Tuesday, July 7, 2020

Coronavirus Update 7-7-2020: Do you know the difference between quarantine and isolation?

During the ongoing COVID-19 pandemic, we've heard the words "quarantine" and "isolation" used a lot. While a thesaurus might list them as synonymous, in this context they are not. 

According to the CDCquarantine keeps someone who might have been exposed to the virus away from others and helps prevent the spread of disease that can occur before a person knows they are sick; isolation separates people who are infected with the virus from people who are not infected.

Because these terms serve different purposes during this pandemic, these also have different recommended courses of action.

Per the CDC, quarantine should last for 14 days after close contact with someone who tested positive for COVID-19. "Close contact" is defined as:

  • Being within 6 feet of someone who has COVID-19 for at least 15 minutes.
  • Having provided care at home to someone who is sick with COVID-19.
  • Having had direct physical contact with a person who has COVID-19 (touched, hugged, or kissed them).
  • Sharing eating or drinking utensils with a person who has COVID-19.
  • A person with COVID-19 sneezed, coughed, or somehow got respiratory droplets on you.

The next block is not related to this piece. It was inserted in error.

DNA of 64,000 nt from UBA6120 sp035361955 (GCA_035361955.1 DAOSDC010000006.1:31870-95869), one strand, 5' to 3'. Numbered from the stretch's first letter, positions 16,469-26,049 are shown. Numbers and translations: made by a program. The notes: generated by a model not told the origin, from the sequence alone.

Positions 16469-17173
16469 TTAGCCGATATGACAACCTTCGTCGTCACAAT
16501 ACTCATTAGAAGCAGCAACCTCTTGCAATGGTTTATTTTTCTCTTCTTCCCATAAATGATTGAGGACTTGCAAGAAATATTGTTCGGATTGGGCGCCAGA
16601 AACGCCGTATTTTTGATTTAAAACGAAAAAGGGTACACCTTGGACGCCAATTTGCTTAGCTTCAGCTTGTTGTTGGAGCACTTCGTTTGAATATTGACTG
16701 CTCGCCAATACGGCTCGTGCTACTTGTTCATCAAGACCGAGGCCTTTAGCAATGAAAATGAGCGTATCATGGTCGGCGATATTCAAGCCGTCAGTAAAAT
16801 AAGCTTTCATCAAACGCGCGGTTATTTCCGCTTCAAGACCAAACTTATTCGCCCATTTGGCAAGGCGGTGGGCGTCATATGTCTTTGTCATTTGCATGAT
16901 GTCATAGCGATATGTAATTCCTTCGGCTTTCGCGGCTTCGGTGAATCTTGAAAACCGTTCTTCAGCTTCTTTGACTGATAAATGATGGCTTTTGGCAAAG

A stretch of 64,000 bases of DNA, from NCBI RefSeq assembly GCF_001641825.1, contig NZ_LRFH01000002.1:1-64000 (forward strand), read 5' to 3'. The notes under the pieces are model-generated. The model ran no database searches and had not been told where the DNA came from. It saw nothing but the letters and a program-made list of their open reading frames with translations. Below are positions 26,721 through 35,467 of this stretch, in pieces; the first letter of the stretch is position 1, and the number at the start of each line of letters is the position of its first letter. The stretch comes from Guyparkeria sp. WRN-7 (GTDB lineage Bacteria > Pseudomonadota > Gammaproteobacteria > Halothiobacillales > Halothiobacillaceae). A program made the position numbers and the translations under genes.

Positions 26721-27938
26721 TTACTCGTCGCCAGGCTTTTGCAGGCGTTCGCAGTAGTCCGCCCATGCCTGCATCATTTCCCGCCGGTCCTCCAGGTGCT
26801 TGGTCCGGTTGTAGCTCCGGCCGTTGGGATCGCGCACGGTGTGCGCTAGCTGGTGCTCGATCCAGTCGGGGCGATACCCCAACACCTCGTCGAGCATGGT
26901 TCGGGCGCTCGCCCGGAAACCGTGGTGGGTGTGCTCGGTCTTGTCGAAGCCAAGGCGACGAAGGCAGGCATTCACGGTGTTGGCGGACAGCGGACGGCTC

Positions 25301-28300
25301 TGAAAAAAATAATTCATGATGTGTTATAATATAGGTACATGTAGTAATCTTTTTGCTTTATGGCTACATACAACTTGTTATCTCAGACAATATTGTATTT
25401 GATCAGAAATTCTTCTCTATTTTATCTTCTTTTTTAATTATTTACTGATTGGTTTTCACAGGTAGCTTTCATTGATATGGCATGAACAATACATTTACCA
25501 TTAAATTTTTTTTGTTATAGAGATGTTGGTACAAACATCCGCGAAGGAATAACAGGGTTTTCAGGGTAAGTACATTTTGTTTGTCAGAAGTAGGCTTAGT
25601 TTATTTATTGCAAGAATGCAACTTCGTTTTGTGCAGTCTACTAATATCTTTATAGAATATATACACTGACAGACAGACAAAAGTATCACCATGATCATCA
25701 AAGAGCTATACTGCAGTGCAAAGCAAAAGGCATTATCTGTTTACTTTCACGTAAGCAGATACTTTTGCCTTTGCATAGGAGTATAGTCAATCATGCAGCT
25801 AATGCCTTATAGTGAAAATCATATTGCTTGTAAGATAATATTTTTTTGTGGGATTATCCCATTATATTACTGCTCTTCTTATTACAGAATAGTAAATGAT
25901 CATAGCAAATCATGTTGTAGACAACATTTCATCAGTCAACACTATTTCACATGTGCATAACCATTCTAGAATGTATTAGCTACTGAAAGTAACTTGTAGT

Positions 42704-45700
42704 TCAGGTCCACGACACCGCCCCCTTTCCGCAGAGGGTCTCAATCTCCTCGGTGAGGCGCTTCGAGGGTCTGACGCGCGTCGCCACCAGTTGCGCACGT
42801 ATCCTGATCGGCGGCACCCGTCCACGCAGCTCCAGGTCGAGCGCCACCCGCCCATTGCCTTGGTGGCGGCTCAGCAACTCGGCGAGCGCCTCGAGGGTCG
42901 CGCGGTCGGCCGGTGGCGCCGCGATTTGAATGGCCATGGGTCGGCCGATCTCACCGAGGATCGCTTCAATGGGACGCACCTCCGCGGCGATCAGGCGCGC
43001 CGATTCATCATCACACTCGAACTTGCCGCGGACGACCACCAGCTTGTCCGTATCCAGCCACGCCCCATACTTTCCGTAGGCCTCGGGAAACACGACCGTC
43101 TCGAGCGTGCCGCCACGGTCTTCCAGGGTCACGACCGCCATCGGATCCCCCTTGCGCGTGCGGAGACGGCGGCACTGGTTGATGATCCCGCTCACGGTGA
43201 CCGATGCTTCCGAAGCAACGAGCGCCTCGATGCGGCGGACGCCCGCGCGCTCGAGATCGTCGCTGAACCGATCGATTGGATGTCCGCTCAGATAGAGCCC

In these cases, you are recommended to stay at home for at least 14 days after your last close contact, watch your health for any possible COVID-19  symptom, including a fever of at least 100.4 degrees and shortness of breath, and if possible stay away from others including those at high risk for COVID-19 complications.

Isolation is required of people who have symptoms of COVID-19 and are able to recover at home, and of people who have tested positive. The CDC requires these people to stay home (except for medical care), and further to

  • Monitor symptoms. 
  • Stay in a separate room from other household members, if possible.
  • Use a separate bathroom, if possible.
  • Avoid contact with other members of the household and pets.
  • Not share personal household items, like cups, towels, and utensils.
  • Wear a cloth face covering when around other people, if able.

Individuals with a confirmed COVID-19 diagnosis with symptoms should remain in isolation for either of: 1) being three days fever-free, respiratory symptoms have improved, and it's been at least 10 days since symptoms first appeared; or 2) the receipt of two negative tests at least 24 hours apart.

Individuals with a positive COVID-19 test but no symptoms should remain in isolation for 10 days from the test.

Employers, now that you know these rules, manage your employees accordingly to avoid bringing COVID-19 into your business.

* Photo by Josh Hild on Unsplash